The Big Picture
- Emily is unfairly villainized in Friends. She sacrifices a lot for her relationship with Ross and is humiliated by him at their wedding.
- Ross manipulates Emily and Rachel, pitting them against each other. He lies to both women and does not respect their feelings.
- Despite being portrayed as the villain, Emily is not at fault. Ross is the true bad guy in the story, causing the dissolution of their marriage.
“Take thee, Rachel.” Three little words that floored the Friends fandom when David Schwimmer‘s Ross Geller uttered them on May 7, 1998. It was the two-part finale of the show’s fourth season. The episode was “The One with Ross’s Wedding,” and it played an important part in the story of the beloved sitcom’s endgame couple, Ross and Rachel (Jennifer Aniston). The couple has, without doubt, become one of the most iconic will they/won’t they couples in television history, but throughout the sitcom’s fourth season, there was one character standing in their way: Emily Waltham, Ross’ romance of the season turned bride. Ross’ flub, cheered by the studio audience, set in motion the end of the relationship, allowing the eventual happy ending for him and Rachel. Many fans were thrilled to see Emily go, as she quickly became the show’s villain for the fifth season. However, Emily was not the monster she was made out to be. The true big bad of the story was the one who shared the altar with her.
Brought to life by Helen Baxendale, Emily joined Friends midway through the fourth season in the episode “The One with Joey’s Dirty Day.” Polite, fiery, and intelligent, she and Ross quickly pursue a serious relationship, getting engaged five episodes later. While their romance was always in opposition to the show’s long-term romance, Emily otherwise fit in with the other friends well. The last episodes of the season even ended with the whole gang, minus Pheobe, played by a then-pregnant Lisa Kudrow, heading to London for the wedding. Following Ross’ flub, Emily snuck out of her wedding via the bathroom window. Ross would spend the next few weeks trying to contact his runaway bride. When he finally tacked her down, she agreed to continue their marriage if Ross cut off all ties with Rachel, while also ridding himself of any furniture or belongings with which she may have come in contact. Ultimately, Ross can’t part with one of his dearest friends and the marriage ends with a bitter divorce. Emily became one of the most hated characters in Friends history. Nearly two decades later, it’s time to re-examine Emily’s reputation and her unfair status as a big bad in Ross and Rachel’s relationship.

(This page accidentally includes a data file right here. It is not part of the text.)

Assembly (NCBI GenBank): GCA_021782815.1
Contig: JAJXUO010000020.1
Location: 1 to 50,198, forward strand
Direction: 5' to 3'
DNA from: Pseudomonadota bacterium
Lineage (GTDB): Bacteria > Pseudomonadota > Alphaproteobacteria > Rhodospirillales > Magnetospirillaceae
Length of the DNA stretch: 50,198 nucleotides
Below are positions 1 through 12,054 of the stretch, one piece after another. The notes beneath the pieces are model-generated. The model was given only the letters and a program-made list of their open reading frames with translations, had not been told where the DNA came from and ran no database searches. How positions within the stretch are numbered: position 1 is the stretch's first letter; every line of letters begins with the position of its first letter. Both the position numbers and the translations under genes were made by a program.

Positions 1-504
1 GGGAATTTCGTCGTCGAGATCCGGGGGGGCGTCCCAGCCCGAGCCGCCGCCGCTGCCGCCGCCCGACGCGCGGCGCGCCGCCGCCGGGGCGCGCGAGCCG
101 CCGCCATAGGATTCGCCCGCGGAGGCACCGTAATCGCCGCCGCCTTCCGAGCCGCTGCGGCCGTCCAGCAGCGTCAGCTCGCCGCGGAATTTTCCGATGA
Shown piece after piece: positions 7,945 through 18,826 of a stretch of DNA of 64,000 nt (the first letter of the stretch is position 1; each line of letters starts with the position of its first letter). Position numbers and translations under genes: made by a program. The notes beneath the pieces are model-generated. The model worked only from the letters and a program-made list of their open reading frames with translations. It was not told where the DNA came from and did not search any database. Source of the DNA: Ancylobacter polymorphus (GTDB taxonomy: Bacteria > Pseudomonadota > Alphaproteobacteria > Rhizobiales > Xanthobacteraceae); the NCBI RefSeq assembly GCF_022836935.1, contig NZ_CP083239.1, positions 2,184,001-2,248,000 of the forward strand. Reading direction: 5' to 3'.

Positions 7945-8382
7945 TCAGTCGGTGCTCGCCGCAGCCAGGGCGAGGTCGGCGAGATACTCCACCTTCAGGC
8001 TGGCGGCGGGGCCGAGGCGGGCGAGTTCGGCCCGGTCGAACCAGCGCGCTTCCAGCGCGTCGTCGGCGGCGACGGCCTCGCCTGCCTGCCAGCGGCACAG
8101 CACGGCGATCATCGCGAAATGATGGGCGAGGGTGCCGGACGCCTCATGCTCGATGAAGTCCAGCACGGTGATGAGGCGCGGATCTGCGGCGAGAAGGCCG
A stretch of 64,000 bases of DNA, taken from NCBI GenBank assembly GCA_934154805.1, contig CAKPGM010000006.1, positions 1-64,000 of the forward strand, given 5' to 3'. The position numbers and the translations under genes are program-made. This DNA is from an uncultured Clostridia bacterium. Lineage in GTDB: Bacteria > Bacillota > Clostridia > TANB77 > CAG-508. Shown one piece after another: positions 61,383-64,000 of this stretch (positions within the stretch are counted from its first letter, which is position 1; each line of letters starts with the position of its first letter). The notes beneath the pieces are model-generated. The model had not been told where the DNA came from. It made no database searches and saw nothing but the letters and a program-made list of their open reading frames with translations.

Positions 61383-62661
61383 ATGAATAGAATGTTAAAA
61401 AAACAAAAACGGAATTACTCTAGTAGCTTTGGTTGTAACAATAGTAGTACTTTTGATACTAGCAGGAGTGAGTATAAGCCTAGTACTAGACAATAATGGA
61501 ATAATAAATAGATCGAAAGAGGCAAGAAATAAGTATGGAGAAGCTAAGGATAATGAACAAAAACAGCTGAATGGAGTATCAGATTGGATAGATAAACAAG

Ross Geller, Rachel Green, Monica Geller, Joey Tribbiani, Chandler Bing, and Phoebe Buffay are six twenty-somethings living in New York City. Over the course of 10 years and seasons, these friends go through life lessons, family, love, drama, friendship, and comedy.
- Release Date
- September 22, 1994
- Jennifer Aniston, Courteney Cox, Lisa Kudrow, Matt LeBlanc, Matthew Perry, David Schwimmer
- Main Genre
- Romance, Sitcom
Emily Became the ‘Friends’ Villain, but Ross Geller Is the Real Bad Guy
Emily is fiery from the moment she is introduced. It’s Rachel who brings her and Ross together. Rachel promised her boss to take his niece, Emily, to the theater. Instead, Rachel makes a date and pushes Ross into entertaining the visitor. Emily is initially put off by the situation and makes her feelings clear, proving herself to be strong and self-assured. Intellectually and culturally, she is every bit Ross’ equal. While both spend a better part of the fourth season trying to make their long-distance relationship work, audiences get a glimpse at just how much more Emily has to sacrifice when the gang goes to London for the final installments of the season. By marrying Ross, Emily would have to say goodbye to her father, Stephen Waltham, and her stepmother, Andrea, brought to life by comedy legend Jennifer Saunders. Season 5 reveals an even larger extended family, all of whom had Emily’s best interest at heart when they refused to reveal her whereabouts to Ross when she did not want to be found by him.